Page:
Why Gender Matters in Conflict and Peace: Perspectives from Mon and Kayin States

In Myanmar, as in many other parts of the world, politics, conflict and peace negotiations are considered “male domains.”

With some exceptions, women’s experiences of armed conflict and contributions to peace are largely unrecognized, undocumented and unaccounted for. But many women who have had distinct experiences of armed conflict are engaging within their communities in creative strategies to mitigate the impact of conflict, make and build enduring peace. However, these efforts are accorded little formal or other recognition by the Government, by ethnic armed organizations and society at large. Women and their priorities are consequently not adequately included in the country’s current peace processes.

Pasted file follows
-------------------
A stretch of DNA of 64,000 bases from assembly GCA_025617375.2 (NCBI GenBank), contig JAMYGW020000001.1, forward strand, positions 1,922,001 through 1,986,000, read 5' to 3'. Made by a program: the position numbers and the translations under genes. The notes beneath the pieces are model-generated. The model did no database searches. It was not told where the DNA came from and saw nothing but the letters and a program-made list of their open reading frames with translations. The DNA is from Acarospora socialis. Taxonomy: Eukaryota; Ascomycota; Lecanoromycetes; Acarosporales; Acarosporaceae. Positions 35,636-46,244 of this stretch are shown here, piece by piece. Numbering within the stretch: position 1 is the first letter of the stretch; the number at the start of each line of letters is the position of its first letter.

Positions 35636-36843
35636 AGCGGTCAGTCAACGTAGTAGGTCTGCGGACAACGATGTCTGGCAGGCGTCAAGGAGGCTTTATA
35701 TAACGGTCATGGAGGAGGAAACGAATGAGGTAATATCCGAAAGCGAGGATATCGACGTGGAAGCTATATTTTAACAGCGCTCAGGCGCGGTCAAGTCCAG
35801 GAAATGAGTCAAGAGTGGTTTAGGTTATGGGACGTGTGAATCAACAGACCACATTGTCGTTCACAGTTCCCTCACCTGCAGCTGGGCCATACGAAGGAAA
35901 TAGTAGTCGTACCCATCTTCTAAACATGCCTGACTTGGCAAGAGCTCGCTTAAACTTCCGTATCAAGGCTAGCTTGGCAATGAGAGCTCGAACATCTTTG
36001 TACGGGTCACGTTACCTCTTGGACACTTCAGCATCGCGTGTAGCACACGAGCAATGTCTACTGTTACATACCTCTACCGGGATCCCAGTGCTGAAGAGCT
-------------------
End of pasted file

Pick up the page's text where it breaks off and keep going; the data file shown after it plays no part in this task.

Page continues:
This publication makes the argument that women’s equal participation with men in all aspects of the peace process and the inclusion of their priorities in the peace agenda would demonstrate the Government of Myanmar’s commitment to constitutional provisions of gender equality and women’s rights, and to international human rights frameworks, that it has endorsed. It would enhance  the inclusiveness and sustainability of peace processes. Such a move would also signal responsiveness to calls for inclusion by gender equality and women’s empowerment advocates in Myanmar.

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